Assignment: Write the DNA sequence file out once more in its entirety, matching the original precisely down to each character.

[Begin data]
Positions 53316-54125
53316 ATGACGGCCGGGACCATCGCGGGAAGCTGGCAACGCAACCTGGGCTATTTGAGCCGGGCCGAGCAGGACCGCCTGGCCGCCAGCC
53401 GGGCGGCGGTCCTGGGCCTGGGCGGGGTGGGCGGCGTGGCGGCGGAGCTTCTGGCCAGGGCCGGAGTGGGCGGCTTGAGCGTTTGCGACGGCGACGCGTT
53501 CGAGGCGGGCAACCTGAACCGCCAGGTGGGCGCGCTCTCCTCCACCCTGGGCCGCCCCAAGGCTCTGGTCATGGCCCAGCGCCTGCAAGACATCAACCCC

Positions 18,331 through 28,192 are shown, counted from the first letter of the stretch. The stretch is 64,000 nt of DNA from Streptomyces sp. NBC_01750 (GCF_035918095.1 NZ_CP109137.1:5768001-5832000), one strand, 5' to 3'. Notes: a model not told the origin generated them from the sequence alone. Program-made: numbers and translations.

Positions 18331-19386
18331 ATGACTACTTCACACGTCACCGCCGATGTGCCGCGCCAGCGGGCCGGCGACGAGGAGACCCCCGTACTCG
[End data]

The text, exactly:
Positions 53316-54125
53316 ATGACGGCCGGGACCATCGCGGGAAGCTGGCAACGCAACCTGGGCTATTTGAGCCGGGCCGAGCAGGACCGCCTGGCCGCCAGCC
53401 GGGCGGCGGTCCTGGGCCTGGGCGGGGTGGGCGGCGTGGCGGCGGAGCTTCTGGCCAGGGCCGGAGTGGGCGGCTTGAGCGTTTGCGACGGCGACGCGTT
53501 CGAGGCGGGCAACCTGAACCGCCAGGTGGGCGCGCTCTCCTCCACCCTGGGCCGCCCCAAGGCTCTGGTCATGGCCCAGCGCCTGCAAGACATCAACCCC

Positions 18,331 through 28,192 are shown, counted from the first letter of the stretch. The stretch is 64,000 nt of DNA from Streptomyces sp. NBC_01750 (GCF_035918095.1 NZ_CP109137.1:5768001-5832000), one strand, 5' to 3'. Notes: a model not told the origin generated them from the sequence alone. Program-made: numbers and translations.

Positions 18331-19386
18331 ATGACTACTTCACACGTCACCGCCGATGTGCCGCGCCAGCGGGCCGGCGACGAGGAGACCCCCGTACTCG